For most of us, Christmas is a time of cheer, festivities and relaxing with friends and family. However, for those facing a cancer diagnosis, it can be a difficult time of the year.
While the outcome of a diagnosis may not yet be known, feelings of confusion, anger or grief may surface. Even when there is a high chance of recovery, it is natural to feel scared of the unknown.
At this time of year it is especially important to be honest with yourself and those around you about how you wish to celebrate Christmas. Those close to you will be understanding, however if you don’t say anything they may make assumptions about how you feel.
You may need to emotionally prepare to feel different over Christmas, physical side effects like fatigue and loss of appetite might reduce the amount of Christmas fun you normally have, while mental effects such as fear and worry may also be overwhelming. Allow yourself time to work through everything you are feeling, verbalising it can help.
For many, practical and financial worries may start to surface. A cancer diagnosis can affect the family economy. Extra costs related to transportation to and from treatment, possible accommodation for loved ones near hospitals and potential loss of income from giving up work, can have a knock on effect over the Christmas period. Big C has Welfare Rights Advisors that can help you find out if you are eligible for any extra income support.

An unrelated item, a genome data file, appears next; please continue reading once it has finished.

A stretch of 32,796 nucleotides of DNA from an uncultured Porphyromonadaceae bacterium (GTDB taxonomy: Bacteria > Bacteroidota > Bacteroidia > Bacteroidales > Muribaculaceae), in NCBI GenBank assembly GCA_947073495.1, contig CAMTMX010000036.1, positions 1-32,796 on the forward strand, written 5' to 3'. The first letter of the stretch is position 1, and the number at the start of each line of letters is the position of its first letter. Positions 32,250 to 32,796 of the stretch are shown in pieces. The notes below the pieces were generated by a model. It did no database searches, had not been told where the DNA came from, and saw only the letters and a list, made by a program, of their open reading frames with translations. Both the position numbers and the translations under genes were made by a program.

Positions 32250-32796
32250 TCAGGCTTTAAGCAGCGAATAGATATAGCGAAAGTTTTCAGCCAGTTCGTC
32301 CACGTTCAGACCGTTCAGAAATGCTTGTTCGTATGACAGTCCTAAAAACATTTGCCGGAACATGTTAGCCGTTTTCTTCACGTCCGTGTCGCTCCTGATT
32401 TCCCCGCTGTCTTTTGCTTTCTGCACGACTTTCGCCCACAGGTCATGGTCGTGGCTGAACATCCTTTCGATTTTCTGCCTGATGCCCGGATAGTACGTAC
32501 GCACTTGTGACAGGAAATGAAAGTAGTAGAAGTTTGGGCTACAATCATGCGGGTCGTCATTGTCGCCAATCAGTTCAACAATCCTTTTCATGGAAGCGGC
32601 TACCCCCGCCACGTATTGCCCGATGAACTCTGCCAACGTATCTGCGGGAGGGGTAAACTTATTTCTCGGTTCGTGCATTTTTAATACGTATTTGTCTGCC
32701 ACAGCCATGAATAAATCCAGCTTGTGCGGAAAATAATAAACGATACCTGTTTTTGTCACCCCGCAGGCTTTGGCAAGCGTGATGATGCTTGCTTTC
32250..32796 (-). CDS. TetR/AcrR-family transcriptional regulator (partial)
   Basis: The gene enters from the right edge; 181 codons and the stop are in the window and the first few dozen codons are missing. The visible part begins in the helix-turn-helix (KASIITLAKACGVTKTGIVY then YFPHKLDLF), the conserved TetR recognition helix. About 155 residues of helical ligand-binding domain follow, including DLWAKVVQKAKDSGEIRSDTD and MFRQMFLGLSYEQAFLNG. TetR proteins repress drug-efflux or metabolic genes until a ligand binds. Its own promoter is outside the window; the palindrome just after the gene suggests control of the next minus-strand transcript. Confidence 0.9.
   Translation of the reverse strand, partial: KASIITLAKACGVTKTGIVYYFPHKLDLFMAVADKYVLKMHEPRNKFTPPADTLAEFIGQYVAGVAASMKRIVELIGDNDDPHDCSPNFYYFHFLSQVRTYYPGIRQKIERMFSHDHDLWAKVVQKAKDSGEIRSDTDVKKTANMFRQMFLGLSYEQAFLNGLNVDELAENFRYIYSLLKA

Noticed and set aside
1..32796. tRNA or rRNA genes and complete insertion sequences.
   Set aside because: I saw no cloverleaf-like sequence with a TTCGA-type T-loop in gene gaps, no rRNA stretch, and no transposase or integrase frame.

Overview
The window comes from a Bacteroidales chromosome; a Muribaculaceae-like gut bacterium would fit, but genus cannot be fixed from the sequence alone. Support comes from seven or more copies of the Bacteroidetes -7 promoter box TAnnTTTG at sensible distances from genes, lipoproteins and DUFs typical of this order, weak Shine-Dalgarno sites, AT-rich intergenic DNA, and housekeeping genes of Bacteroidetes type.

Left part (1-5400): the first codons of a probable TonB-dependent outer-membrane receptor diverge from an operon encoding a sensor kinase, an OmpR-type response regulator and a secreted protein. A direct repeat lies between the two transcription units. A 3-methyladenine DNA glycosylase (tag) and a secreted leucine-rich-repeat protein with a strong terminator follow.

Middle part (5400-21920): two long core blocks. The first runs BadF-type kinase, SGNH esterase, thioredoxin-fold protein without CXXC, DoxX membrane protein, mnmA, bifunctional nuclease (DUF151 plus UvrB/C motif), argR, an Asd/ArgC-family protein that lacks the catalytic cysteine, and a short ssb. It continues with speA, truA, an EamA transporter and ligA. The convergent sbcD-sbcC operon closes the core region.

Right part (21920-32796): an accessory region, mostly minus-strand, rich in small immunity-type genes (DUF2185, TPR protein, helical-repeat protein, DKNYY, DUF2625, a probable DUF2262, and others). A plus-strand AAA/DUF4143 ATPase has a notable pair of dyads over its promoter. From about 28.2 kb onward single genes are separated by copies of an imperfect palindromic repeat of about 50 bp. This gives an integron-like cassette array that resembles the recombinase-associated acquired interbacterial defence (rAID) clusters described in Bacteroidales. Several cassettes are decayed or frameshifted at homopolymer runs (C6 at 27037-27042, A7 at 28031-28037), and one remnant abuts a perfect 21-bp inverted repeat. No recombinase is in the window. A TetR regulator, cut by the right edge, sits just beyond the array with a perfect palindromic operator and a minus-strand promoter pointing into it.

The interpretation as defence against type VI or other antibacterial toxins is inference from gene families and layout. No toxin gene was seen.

If you are already in treatment, check with your healthcare team to confirm which treatments and appointments collide with the Christmas period so that you can plan ahead. Some treatments can be postponed over Christmas, so feel free to ask your consultant or specialist nurse if there is a chance for that to happen and any potential risks associated.
If you are on medication, take stock of your supply to ensure you have enough for the festivities. If you are out celebrating, keep your emergency contacts in a list with the best ways to contact them.
If you are planning to celebrate Christmas as usual, but you are worried about it being ruined by experiencing side effects from your cancer treatment, ask your doctor beforehand. There is probably some specialist advice or extra medication that can be prescribed to help when you feel unwell.
Lastly, remember you don’t need to do everything on your own, ask for help – even if you are a person that never asks for help!
A cancer diagnosis means this year is not like the others, so if needed someone else can cook or go and do the shopping. You may be experiencing symptoms and emotions that require your attention this Christmas and that’s totally fine.
If you or a loved one is struggling to cope with how they are feeling this Christmas, please get in touch with Big C.
The Big C telephone support line is free to call on 0800 092 7640. It operates between 9:00am – 5:00pm on Tuesday, Thursday and Friday and between 9:00am – 7:30pm on Monday and Wednesday. Over Christmas the line will only be available on December 24th, 27th, 28th and 31st.
The Big C Support and Information Centre at the Norfolk and Norwich University Hospital (NNUH) is open normal hours (9am – 4.30pm) on December 24th, 27th, 28th and 31st. On December 25th, 26th and January 1st the Centre will be shut. The Centre at The Louise Hamilton Centre in Gorleston, the Great Yarmouth Centre and the King’s Lynn Centre will be closed from December 24th until January 2nd.